Every Imprudent Action Requires a Necessary Lie.

All of us have said, ‘But it’s different this time’ ….’This Time This Expert is Right for Sure’……’I’m due’…..

A necessary lie is a rationalization to justify self-destructive behavior. Some additional examples:

  • I will start my diet tomorrow…..
    so I will pig out today.
  • I’ll just gamble until I get even…..
    so I will let it ride.
  • This time I really do know what the market is going to do….
    so it’s all right to speculate with my money.

Many of us believe that the ‘experts’ at the large wire house firms like Merrill Lynch, Morgan Stanley, Edward Jones, LPL, or even the large insurance companies can tell them what will happen next in the market. These Wall Street bullies use their large marketing and public relations budgets to convince investors that they have the answers. One only has to look at the 2008 crisis to realize that these bullies do not have the answers.

For example in 2008 some of the well-known and trusted investment firms went bankrupt and some needed the assistance of others to avoid bankruptcy.  These bullies could not even manage their own investments. What chance do you have of succeeding with them?

The capital markets are random and unpredictable. There are thousands of variables that are constantly changing. This moving target makes it nearly impossible to predict the future. If some ‘expert’ does get it right it is a matter of luck and not skill.

Remember if you do not know two numbers you are speculating with your money. They are expected return and expected volatility (risk).

One important question you need to ask when you are deciding which adviser to work with. That is….will you agree to be a fiduciary to me?

Many times I analyze an investor’s portfolio and do not find an investment policy statement. This statement is your roadmap going forward. A fiduciary adviser will have that roadmap and work with you to remain disciplined to that roadmap. It is your blueprint to investment success.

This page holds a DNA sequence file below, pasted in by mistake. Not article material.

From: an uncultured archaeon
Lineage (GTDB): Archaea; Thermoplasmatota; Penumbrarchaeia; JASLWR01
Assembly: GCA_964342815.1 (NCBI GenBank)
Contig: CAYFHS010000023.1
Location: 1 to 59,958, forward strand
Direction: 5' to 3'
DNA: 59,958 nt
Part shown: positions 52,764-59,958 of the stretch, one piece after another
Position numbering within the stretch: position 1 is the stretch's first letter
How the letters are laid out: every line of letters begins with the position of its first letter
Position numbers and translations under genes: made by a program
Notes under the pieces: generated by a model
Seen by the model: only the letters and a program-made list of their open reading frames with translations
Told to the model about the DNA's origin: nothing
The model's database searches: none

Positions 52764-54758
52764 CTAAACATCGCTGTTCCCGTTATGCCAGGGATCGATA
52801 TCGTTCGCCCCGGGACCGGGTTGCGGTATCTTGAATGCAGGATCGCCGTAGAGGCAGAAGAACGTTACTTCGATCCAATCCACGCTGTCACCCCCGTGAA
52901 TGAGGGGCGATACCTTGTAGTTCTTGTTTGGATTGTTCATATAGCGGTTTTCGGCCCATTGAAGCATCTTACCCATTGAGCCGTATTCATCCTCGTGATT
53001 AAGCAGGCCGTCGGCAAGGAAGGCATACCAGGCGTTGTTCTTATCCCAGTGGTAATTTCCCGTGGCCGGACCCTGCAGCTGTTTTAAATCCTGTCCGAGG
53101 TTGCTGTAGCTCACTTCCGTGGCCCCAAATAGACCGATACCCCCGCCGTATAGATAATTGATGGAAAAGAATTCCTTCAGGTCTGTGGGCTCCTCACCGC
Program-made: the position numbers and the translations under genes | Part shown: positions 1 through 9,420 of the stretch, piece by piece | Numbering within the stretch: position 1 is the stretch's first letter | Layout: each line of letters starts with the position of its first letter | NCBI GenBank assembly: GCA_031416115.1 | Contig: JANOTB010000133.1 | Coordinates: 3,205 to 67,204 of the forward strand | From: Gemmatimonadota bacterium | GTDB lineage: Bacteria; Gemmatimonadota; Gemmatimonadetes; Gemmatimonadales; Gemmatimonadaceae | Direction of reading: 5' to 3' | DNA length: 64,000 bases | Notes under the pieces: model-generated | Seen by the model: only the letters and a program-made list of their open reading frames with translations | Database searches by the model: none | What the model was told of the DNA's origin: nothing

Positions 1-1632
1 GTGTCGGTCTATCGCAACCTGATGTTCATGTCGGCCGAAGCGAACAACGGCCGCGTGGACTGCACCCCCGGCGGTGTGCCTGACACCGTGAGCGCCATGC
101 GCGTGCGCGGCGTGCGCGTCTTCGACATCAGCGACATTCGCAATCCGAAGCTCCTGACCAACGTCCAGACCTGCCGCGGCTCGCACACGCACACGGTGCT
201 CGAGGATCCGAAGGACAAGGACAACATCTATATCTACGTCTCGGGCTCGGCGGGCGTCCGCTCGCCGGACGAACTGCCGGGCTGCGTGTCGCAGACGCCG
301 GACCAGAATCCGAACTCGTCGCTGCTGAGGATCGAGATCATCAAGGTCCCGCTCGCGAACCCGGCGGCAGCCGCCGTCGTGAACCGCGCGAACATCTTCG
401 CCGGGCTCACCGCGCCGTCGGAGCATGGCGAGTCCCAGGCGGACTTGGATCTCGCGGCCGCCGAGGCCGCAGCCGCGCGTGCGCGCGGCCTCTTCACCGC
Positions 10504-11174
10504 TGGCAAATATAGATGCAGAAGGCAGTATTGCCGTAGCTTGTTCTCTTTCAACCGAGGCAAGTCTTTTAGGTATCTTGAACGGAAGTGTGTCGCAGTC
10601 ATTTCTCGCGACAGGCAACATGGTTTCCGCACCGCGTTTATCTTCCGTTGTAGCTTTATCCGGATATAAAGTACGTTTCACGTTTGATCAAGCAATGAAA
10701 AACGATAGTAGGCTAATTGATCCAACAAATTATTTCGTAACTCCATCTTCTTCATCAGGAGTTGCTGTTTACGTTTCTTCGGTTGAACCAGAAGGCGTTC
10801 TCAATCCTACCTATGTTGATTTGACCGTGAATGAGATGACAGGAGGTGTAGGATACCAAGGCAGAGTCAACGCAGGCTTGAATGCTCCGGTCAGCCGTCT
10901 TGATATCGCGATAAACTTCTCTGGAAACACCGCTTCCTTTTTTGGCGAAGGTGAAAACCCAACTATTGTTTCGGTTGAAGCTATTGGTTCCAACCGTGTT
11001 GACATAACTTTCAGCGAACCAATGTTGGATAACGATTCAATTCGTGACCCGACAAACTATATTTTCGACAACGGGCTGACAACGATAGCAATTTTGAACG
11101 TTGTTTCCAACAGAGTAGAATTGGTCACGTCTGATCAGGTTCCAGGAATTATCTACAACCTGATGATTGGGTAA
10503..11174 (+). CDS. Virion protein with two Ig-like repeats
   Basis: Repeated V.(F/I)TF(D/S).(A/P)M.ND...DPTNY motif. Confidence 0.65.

To succeed long term in reaching your financial goals you must own equities….globally diversify….rebalance.

Investors Must Discover Their Advisors’ Conflicts’-of’Interests

If an adviser will not agree in writing to be a fiduciary to you, run do not walk away. This is saying that their advice is in the brokers’ best interest not yours. These non fiduciary advisers will have a different product for every situation. You will be better served with a prudent portfolio and remain disciplined. There are three simple rules of investing own equities, globally diversify and rebalance.

Different risk and return of investment for th...
Different risk and return of investment for the different investors (Photo credit: Wikipedia)

Conflicts-of-interest between financial advisors and their own clients remains a major problem in the financial services business since it costs investors billions and violates the fiduciary standard, according to author Chuck Epstein.“Conflicts-of-interest are common, especially in the mutual fund industry where fund companies pay investment professionals a fee, called revenue sharing, for recommending their own funds over a competitor’s,” Epstein said.

He added that revenue sharing has been called “the primary source of conflicts-of-interest, which taints professional relationships between investment advisers and their clients.”  As defined by the SEC, revenue sharing occurs when the investment adviser to a fund makes payments to a broker-dealer for expenses it incurs when selling the adviser’s funds.  These payments are made to investment professionals, who sell funds to individuals and 401(k) plan participants. ethics

But in practice, revenue sharing is paid to advisers or 401(k) plans administrators based on how much they sell and how long an investor owns the funds.  Since advisers receive revenue sharing payments regardless of fund performance, it can make it difficult for advisors who take revenue sharing payments to provide objective analysis, Epstein said.